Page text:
Moe was sweating hard by the time he reached the Unadilla Auction.
Soon he was tied to a wall and left to stand next to a pony so unnaturally close that only fear and the urge to flee animated him.
Already separated from his pasture friend, he was so scared standing alongside a desolate row of strange horses inside the western New York auction, that he “nearly pulled himself free,” recalls longtime owner Anne Feltt of Saratoga.
“He seemed so lost. I felt terrible for him,” Feltt says.
Barn name: Moe
Dam: Watchmyspot, by Forever Casting
Foal date: May 15, 1994
Earnings: $148,610 in 21 startsHer feelings were compounded by an unusual twist. She had actually gone on the trailer ride that brought Moe to this terrible place.
Asked by a friend about 10 years ago to accompany her on a trailer ride to drop off a horse at the Unadilla Auction, Feltt figured she’d do a little horse shopping while Moe found a new owner.
It wasn’t until she saw the beautiful chestnut gelding reduced to a nervous wreck that the reality of the situation started to sink in. Though there were some fine horses available for sale, some with thousand-dollar price tags, Moe (JC: MG Actor) was not among them. Those horses were stabled in another section of the auction. This poor animal was tied in a row of lower-value animals, some in poor condition, she says.
As her alarm rose, an older gentleman friend tried to reassure her that the horse was fine. But Feltt was having none of it.
“I remember yelling, ‘No, they’re not fine!’ Moe was tied with bailing twine with his nose five inches from the wall,” she says. “And I said we had to help him.”
Though she wanted to jump in and grab the horse back the instant she realized he was in trouble, her attempts to reach him were thwarted when the panicked animal flattened his ears and raised up his head, in his panic nearly pulling down the boards off the ramshackle wall, she says.
So she waited on pins and needles until the bidding began and won his freedom for him for a mere $25.
“I couldn’t wait to get him out of there so I asked if we could take him out and, as crazy as this sounds, we tacked him up and my friend’s child rode him around. And after all that, for a scared, green horse, he was really pretty good.”
From that moment on, Moe became a lifetime pet in Feltt’s family with worth beyond measure.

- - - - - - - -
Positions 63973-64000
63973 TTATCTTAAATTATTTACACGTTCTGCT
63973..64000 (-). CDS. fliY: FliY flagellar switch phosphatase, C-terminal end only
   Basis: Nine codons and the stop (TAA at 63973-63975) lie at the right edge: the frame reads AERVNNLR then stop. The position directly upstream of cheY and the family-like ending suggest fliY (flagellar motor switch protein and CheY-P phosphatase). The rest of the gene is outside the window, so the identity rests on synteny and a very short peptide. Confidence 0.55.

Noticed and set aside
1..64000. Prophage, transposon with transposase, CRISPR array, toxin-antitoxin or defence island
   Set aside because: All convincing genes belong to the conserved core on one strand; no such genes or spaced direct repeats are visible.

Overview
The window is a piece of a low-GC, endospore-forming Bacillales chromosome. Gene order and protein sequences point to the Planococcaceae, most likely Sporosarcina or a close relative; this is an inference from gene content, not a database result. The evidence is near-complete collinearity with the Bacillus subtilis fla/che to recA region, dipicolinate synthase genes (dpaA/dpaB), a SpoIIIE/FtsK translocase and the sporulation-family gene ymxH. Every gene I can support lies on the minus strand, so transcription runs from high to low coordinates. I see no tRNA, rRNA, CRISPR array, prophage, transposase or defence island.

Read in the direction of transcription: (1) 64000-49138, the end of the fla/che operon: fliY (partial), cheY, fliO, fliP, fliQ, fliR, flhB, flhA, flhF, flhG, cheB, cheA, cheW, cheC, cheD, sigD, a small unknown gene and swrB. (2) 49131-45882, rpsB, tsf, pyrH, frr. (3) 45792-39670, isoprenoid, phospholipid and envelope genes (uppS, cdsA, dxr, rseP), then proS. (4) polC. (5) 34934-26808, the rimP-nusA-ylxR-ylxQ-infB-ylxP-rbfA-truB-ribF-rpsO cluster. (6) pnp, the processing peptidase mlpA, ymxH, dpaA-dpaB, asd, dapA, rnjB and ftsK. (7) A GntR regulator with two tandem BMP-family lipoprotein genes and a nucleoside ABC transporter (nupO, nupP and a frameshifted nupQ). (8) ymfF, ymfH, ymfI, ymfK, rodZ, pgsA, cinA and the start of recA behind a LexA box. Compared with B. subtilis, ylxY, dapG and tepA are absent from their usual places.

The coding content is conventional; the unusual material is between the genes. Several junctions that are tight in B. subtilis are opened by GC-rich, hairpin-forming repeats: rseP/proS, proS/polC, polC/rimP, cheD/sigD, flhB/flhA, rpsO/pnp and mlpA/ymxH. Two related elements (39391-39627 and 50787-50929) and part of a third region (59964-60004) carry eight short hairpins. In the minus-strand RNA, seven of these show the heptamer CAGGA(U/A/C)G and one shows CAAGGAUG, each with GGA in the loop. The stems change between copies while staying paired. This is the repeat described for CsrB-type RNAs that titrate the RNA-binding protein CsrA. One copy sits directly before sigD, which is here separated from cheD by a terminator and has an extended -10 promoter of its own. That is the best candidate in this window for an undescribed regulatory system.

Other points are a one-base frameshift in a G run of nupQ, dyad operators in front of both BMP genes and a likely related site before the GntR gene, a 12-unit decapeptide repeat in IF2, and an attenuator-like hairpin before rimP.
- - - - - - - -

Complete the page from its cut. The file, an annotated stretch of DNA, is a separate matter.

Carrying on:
Prior to taking that fateful trip to the auction, her daughter Leah had jokingly asked her to bring back a chestnut Quarter Horse with four white socks and a white blaze. But when it was time to reveal Moe to her daughter— an adorable horse-savvy 7-year-old —the child turned to her mother and said, “I hope you didn’t think you were buying a Quarter Horse because he’s a Thoroughbred!”
For months Feltt encouraged her daughter to ride her new “Quarter Horse,” until one day the lightning fast OTTB ran away with the youngster. And the jig was up!
“One day he took off running and Leah came back sweating and said, ‘Mom, he’s a Thoroughbred. Somebody lied to you!’ ”
Thoroughbred or Quarter Horse, it made no difference to the Feltt family. What mattered was that Moe turned out to be the best horse they ever owned. Her daughter, now 19, rode him for years in 4H, and when the Feltts traveled to Florida the horse traveled with them.
Always more Anne’s horse than her daughter’s, the attentive gelding would keep an ear trained on the lady who saved him when Leah rode him in the lesson ring. “It was funny. She’d be trying to get him to canter and he wouldn’t listen, so I’d say, ‘Moe, pick up your canter!’ and he would do it. If he was on the wrong lead, I’d tell him to fix his lead, and he would.”
“I love to tell his story. He was the horse (possibly) going to slaughter … I was actuality going to (Unadilla) to look for a horse for my daughter; I thought maybe I could find an older horse, or one who needed a job.
“Little did I know it was the Thoroughbred I was actually traveling with, and his new job would be to take care of my little girl and become my best friend!”